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Buying fibres from happy animals and small farmers

By Heide Tieleman from Viva Felt

Good thoughts

Buying fibres from small farmers, instead of large production farms, has many


Many hobby farmers with small flock are in it for the love of the animals, not for

commercial gain.

In small flocks, the health and wellness of each animal is important to their keepers.

Good nutrition, veterinary care, pasture grazing, spacious pens, healthy breeds, regular

sheering, and lifespan are important. There is less pressure on lambing or producing

large quantities of wool. At the end of their lives, the animals won’t be transported for

days in full cattle trailers or shipped overseas in cramped containers. Natural, un-dyed

wool has not gone through the cheap process of chemical cleaning, dyeing or anti-shrinkage

with low-environmental standards, such as used in China and India.

(American environmental codes for this process are higher, but the European codes are

the highest).

Tending to a small flock is costly and time consuming. Farmers sell their wool raw,

sometimes already cleaned, as fleeces or bundles of locks, or processed, as roving,

batting or top. The processing can be done professionally in a (local) wool mill, or by

hand. This takes time and money, so raw fleeces are always cheaper, but you have to

do the work yourself.

Good questions

- In case of a full fleece: is it skirted (dirty parts cut away)

- In case of part only: which part? (Neck is often best, then back and sides. Back legs/

belly worst)

- Is it greasy or yolky? (Prolongs your time cleaning the wool)

- Are there second cuts? (Short, useless bits that can come with shaving)

- Is it skirted (dirty parts of the fleece cut away)

- Is it matted (felted in locks or clumps)

- Is there vm (vegetable matter)? Will take time to pick and clean

- Is the vm alfalfa? Will take a whole lot of time to pick

- Is it dirty? Dirt does come out easily

- Is there guard hair (coarser hair that doesn’t felt and is itchy, but provides strength for

boot liners, carpets, horse blankets etc)


Postage within Canada, either provincial or national, is expensive. If buying local is not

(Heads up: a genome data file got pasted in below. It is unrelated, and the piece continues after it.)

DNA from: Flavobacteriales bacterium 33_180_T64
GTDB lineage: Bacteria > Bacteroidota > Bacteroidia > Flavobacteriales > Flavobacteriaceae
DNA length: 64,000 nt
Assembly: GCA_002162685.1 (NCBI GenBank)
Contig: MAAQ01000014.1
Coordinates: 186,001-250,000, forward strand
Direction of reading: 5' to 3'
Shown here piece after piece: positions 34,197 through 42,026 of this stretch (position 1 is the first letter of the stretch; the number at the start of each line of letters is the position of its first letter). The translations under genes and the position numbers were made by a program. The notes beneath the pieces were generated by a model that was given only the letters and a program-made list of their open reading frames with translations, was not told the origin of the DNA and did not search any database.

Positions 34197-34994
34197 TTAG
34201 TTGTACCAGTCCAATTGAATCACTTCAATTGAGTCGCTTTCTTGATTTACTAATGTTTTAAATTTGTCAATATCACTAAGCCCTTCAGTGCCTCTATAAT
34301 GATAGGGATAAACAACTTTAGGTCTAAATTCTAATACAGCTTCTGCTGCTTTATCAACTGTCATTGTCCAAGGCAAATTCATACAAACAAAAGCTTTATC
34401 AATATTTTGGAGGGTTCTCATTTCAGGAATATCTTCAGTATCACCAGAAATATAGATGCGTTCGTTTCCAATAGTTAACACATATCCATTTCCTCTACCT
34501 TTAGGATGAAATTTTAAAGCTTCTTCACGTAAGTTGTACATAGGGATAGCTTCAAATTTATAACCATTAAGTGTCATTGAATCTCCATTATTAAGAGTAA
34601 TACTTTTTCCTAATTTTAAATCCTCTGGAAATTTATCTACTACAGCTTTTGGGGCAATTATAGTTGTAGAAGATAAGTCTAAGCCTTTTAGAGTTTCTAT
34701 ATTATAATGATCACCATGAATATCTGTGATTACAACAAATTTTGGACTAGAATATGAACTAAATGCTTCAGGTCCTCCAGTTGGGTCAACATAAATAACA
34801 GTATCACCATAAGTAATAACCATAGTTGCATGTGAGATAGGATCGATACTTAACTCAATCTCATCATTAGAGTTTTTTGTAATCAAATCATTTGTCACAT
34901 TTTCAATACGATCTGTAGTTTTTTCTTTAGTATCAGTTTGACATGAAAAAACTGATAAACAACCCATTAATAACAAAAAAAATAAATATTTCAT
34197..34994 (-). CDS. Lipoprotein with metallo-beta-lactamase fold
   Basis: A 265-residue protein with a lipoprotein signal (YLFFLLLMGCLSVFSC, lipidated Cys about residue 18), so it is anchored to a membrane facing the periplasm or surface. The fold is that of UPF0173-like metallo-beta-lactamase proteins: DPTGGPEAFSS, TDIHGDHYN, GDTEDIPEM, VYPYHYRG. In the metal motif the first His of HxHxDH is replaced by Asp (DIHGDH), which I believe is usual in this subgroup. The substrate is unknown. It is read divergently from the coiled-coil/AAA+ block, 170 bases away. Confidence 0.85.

more important for you than buying from small farmers with good practices, it’s often

worth looking at wool in the US. Postage is often cheaper but you may pay a tax (unless

you have an agreement with your supplier). Shipping within North America, even when it

comes to raw wool, seems to cause no problems in terms of customs.

Shipping raw wool from Europe can cause trouble with customs. The supplier doesn’t

always know or has had luck so far, so he/she may tell you it’s never a problem. But

yes, wool can be send back, so agree with the supplier to get your money back if this

happens. Clean wool has no custom regulations. Each European country has their own

shipping prices. Yes, you will pay extra for shipping overseas. And yes, European

farmers often value and price their fibres higher than North-Americans. But keep in mind

that morality is priceless.


To buy fibres from happy animals, check these resources. There are many more ready yarn

options than unprocessed fibres, but the latter are not included here. This list is just

a selection from the author.

Wool Mills Alberta:

Canada and US

Facebook: (you don’t need an account to access a public page)

Fleece Canada Groomed or Greasy

Farm to Fibre

Canadian Fibre Market

Fleece and Fiber for Sale

Raw wool for sale

Raw Wool 4 All Dirty to Prime

Western Canada Small Sheep Producers

Canadian yarn, roving & fleece buy sell iso

American Gotland Sheep wool and fiber for sale

Small Farm Alberta buy sell trade

Fibers and spinning items for sale

Canadian Fibre festivals and yarn events

Raw alpaca fiber for sale or trade

Canadian yarn and fibre marketplace

Fleeces and Fibers

Fiber for sale

Mohair for sale

Fiber animals and fiber for sale

The art of wool and fibre prep

Romeldale CVM


Wolkol (Netherlands)

All nova of Slöjda (Sweden)